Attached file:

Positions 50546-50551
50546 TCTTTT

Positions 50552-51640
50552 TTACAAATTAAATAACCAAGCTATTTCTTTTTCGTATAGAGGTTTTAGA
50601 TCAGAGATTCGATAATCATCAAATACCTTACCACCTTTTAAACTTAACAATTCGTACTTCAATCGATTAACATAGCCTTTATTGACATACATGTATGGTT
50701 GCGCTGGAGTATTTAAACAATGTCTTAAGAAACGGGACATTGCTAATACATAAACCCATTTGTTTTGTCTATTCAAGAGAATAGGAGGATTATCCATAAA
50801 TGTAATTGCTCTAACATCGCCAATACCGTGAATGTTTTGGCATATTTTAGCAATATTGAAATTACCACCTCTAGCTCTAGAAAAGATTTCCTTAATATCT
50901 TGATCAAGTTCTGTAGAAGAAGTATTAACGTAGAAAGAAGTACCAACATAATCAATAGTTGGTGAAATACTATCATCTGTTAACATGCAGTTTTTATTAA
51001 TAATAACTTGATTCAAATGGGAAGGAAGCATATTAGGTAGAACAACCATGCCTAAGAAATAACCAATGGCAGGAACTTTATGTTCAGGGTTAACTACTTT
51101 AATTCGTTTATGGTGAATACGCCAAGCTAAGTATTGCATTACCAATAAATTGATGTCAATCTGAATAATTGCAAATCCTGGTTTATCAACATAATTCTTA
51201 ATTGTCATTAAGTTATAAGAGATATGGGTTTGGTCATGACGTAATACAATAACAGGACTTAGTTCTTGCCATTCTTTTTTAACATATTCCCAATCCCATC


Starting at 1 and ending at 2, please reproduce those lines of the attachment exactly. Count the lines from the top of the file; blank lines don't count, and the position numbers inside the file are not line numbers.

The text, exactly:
Positions 50546-50551
50546 TCTTTT